-And what about going for the 4th down right away, especially after the Texans took a timeout to conserve time following their third-down stop, thinking the Colts were going to punt it. This was Reich’s biggest second-guessing of himself after the loss. He knows he probably should have gone for the 4th down immediately, instead of trying to draw the Texans offsides and then taking another timeout. The Texans were initially passive pre-snap, thinking the Colts were only out there just to try and draw them offsides via a Luck cadence. The Houston defense looked gassed and even confused on several occasions late in the game. Had Reich gone for it right away, maybe Houston wouldn’t have been as ready to pounce on the short route (and Luck makes a better throw).

About a month after the scrutinized decision, Reich addressed his thoughts with Houston moving towards the top of the division.

“My mind doesn’t think like that,” Reich said in late October when asked about his decision from a month before. “What I have learned as a quarterback in this league and as a coach in this league for the 30-some years, when you are on the side of the field that we are on in those moments you have to be confident and trust your instincts. And you are going to win some and you are going to lose some, but the one thing you can’t ever do is you can’t ever second-guess yourself. You can live and learn and learn from your mistakes, but I don’t look back at that with regrets.

“I made a decision at that time that I thought was the right decision to win the game and it didn’t work out. But also that same attitude I think is reflective of a lot of other decisions that maybe aren’t so prominent that have a positive impact on what we are doing and that’s what we want throughout the team.”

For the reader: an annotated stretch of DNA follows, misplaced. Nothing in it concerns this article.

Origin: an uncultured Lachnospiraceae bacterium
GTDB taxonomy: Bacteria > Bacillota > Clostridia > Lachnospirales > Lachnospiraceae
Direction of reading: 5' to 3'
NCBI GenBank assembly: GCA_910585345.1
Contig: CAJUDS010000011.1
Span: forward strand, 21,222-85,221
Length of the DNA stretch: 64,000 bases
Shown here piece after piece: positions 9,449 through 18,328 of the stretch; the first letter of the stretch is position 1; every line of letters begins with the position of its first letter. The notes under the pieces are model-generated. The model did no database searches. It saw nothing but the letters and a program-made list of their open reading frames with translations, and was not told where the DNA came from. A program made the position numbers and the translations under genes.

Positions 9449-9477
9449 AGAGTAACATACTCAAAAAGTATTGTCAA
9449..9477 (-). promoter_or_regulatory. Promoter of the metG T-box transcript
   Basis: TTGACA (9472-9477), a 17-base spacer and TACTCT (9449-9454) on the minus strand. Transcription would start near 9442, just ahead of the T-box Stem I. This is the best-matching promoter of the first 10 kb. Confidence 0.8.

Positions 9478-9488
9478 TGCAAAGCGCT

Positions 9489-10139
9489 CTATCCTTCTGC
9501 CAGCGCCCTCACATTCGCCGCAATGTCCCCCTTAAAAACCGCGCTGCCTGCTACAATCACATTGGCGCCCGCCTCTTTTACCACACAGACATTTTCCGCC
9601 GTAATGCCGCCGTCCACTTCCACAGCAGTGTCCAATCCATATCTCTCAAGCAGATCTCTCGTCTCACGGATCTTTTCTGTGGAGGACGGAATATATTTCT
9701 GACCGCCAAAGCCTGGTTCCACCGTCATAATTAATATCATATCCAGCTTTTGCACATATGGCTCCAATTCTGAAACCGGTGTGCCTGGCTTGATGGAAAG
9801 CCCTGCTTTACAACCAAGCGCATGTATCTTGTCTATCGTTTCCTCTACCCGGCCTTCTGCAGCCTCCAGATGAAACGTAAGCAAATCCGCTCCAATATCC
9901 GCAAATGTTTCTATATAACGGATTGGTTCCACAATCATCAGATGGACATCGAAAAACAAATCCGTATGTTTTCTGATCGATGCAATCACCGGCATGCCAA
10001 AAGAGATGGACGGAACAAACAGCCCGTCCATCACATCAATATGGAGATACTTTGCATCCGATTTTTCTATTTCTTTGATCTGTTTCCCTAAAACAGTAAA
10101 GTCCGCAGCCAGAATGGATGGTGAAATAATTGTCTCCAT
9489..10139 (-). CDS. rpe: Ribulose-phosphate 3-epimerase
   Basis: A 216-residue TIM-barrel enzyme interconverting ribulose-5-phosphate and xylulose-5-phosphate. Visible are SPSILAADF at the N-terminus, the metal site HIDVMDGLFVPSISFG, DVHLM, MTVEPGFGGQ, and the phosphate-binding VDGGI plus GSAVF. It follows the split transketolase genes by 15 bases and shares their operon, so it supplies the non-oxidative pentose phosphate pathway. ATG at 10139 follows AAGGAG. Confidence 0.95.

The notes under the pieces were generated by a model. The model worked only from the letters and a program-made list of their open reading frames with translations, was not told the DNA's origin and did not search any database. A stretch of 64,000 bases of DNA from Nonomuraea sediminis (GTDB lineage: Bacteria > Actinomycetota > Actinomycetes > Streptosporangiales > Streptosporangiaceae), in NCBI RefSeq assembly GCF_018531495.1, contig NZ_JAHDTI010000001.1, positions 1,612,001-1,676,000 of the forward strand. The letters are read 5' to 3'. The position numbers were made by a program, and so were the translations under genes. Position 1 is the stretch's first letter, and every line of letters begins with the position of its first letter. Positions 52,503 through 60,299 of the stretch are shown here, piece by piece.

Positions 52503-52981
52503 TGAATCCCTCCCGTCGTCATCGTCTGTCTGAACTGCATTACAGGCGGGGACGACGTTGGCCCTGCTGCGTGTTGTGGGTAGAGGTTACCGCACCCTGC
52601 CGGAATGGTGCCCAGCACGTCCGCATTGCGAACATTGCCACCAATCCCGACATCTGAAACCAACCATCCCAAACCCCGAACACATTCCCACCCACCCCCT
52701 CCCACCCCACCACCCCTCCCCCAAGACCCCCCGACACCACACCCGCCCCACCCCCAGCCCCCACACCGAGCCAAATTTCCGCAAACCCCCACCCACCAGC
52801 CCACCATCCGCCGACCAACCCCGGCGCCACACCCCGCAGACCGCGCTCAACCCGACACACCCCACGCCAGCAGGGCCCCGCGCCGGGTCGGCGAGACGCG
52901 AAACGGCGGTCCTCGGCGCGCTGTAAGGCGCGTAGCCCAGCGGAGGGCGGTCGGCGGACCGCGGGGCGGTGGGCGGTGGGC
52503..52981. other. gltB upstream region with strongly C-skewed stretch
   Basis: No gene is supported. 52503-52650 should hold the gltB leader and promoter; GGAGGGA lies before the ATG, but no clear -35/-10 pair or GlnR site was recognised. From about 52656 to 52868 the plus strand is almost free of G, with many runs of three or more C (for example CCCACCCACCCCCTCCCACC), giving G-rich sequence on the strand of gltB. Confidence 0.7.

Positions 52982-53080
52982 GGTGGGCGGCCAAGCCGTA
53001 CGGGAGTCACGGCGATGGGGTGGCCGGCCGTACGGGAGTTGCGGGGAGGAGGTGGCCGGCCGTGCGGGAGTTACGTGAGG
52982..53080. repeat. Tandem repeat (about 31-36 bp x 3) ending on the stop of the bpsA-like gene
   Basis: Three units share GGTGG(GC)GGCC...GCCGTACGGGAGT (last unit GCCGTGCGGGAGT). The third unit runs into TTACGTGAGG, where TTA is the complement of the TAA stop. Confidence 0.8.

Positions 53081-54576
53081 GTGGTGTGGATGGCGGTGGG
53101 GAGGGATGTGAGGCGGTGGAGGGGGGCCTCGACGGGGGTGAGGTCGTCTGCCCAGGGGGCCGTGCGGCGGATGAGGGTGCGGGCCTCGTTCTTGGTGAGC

Those comments were a month after Reich’s immediate reaction following the emotional overtime loss.

“We are not playing to tie,” Reich said at his post-game press conference after the Sept. 30 loss to Houston. “We are going for that 10 times out of 10. That’s who we are going to be as a team. That’s the mindset that we have in our guys. That’s the only way to win in this league, I think. That’s what I’m going to do. The only second guessing was just (not going with it right away), without talking it through (after taking a timeout). Is this the right play? I felt that was going to be the right play. Just wanted to make sure and that was probably my mistake.”

Players, as you would expect, loved Reich’s decision.

At that point of the game, Reich ‘thought (Luck) could do no wrong,’ which certainly played into his decision.

What people need to also remember from that game: a mis-judged snap from Ryan Kelly and a strip sack of Andrew Luck gifted the then winless Texans 14 first-half points.

But, like we always do in sports, the focus often is on the end-of-game decisions.

The overtime move was one that would come with scrutiny.

Did it hurt the Colts’ potential for making the playoffs in 2018?

From a pure win/loss/tie standpoint, it did.

From knowing how the season would have unfolded had the Colts been 1-2-1 versus 1-3, it’s impossible to judge.

A rematch with the Texans awaits on Sunday and if Reich wants people to really move on from that decision a win needs to occur.